If you've moved from interstate and are now living in NSW, you need to register your vehicle in NSW. You can do this at a Service NSW Centre.
Please note: If a vehicle is kept or garaged in NSW and doesn't have a NSW registration, it is considered 'unregistered'. Severe penalties apply if you drive an unregistered or uninsured vehicle.
What you need
- your proof of identity
- your business or organisation details (if applicable)
- proof of your registration entitlement
- evidence of pensioner or concession entitlement (if applicable)
- the original number plates
- original compulsory third party insurance policy receipt (CTP green slip) – insurance must be issued for 12 months, be without number plates details and must be issued by a NSW insurance provider
- report from an Authorised Unregistered Vehicle Inspection Station (blue slip), issued no more than 42 days prior
- compliance certificate from the Vehicle Safety Compliance Certification Scheme (if the vehicle has been modified)
- the PDF form – 'Application for Registration'
- your payment.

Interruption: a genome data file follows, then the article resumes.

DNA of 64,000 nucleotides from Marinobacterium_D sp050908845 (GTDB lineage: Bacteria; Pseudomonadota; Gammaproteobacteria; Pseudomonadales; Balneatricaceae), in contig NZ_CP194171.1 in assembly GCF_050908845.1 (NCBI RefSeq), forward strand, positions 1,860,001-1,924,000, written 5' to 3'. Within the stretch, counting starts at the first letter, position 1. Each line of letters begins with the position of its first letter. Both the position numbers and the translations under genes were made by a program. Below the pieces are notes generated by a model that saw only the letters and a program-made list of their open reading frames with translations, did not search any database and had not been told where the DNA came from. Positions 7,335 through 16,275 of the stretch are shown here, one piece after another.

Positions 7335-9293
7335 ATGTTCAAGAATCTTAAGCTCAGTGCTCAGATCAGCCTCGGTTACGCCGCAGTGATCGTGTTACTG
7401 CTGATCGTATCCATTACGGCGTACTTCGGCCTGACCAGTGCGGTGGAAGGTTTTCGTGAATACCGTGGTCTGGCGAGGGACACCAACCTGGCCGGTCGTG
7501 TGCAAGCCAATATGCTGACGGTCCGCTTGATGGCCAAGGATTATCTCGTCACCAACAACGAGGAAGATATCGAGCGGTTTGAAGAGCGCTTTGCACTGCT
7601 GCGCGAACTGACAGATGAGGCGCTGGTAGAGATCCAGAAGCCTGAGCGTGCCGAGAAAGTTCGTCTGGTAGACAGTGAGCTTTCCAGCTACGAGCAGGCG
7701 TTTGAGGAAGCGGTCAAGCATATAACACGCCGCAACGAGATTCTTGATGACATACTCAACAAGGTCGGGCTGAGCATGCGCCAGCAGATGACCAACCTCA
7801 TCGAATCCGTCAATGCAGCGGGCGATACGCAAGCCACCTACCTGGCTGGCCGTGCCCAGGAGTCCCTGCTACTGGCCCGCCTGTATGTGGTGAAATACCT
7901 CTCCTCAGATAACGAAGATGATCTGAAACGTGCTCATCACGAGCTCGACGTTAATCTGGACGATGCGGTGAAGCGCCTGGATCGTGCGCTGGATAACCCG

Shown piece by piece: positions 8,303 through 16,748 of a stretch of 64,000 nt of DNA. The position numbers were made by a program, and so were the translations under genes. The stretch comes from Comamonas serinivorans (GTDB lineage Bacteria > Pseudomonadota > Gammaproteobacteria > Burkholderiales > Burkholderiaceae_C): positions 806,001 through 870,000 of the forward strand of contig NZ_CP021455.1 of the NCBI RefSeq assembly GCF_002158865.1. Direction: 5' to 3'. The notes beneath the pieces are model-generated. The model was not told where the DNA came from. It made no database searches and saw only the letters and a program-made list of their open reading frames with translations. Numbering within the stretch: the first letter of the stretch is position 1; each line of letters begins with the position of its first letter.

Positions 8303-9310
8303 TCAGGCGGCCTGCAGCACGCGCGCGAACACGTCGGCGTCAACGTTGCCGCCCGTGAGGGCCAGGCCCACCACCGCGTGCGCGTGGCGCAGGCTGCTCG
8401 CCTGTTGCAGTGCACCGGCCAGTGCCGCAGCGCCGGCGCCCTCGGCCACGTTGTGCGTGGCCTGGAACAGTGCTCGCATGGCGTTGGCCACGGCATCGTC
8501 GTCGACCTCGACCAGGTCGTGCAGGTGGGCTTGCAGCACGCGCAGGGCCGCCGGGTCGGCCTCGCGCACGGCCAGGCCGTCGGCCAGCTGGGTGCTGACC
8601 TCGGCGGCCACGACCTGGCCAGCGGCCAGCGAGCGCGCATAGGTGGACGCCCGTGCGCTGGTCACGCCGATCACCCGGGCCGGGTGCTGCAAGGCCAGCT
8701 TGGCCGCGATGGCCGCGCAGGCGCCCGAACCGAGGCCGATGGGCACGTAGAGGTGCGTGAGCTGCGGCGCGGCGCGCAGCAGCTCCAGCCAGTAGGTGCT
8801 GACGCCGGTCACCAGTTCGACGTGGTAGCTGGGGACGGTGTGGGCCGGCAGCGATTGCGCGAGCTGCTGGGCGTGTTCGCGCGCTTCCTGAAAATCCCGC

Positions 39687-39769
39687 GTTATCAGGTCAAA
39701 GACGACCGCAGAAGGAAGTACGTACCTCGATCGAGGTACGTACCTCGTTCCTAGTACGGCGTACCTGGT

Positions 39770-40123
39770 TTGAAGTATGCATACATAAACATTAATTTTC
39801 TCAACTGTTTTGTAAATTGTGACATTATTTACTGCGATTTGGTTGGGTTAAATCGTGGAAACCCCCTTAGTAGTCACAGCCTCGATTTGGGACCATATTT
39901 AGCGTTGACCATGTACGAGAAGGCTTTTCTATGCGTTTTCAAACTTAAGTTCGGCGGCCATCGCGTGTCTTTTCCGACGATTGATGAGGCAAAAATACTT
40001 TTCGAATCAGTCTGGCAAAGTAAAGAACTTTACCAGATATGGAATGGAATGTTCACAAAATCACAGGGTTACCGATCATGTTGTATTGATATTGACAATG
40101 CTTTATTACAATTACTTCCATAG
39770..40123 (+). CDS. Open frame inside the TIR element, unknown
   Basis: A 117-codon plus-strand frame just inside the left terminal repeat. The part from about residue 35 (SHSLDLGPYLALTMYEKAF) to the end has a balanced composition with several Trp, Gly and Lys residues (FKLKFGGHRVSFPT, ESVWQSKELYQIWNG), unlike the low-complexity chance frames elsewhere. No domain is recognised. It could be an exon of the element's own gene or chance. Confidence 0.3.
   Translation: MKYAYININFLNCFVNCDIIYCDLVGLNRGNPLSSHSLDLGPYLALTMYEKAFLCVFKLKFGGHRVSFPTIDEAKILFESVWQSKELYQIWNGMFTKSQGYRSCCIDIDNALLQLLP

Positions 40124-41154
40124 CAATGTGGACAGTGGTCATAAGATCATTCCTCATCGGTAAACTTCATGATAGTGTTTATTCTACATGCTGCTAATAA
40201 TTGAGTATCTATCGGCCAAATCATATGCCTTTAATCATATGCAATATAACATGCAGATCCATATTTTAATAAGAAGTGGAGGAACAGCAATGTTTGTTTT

To receive a NSW stamp duty exemption, you'll need to provide:
- a current certificate of registration in your name, or
- if applicable, other evidence that confirms you've paid stamp duty on the following vehicle types in these states:
- Australian Capital Territory: Light vehicles (other than trailers and motorcycles) with a year model of 2008 and onward
- Queensland: Light trailers up to 4.5 tonnes, and primary producer vehicles over 6 tonnes
- South Australia: Light trailers up to 4.5 tonnes, and buses with 12 seats or more that are used for hire and reward
- Victoria: Light trailers up to 4.5 tonnes.
How to apply
- Download and complete Application for Registration – PDF.
- Gather the required documentation and your old number plates.
- Visit a service centre and lodge your application.
- Blue slip reports are only valid for 42 days.
- If you want to claim Toll Relief, you'll need to contact a NSW toll provider and set up a NSW personal toll account.
- In a few circumstances, you're able to keep your old interstate number plates. It depends on the state/territory of issue, and the type of plate.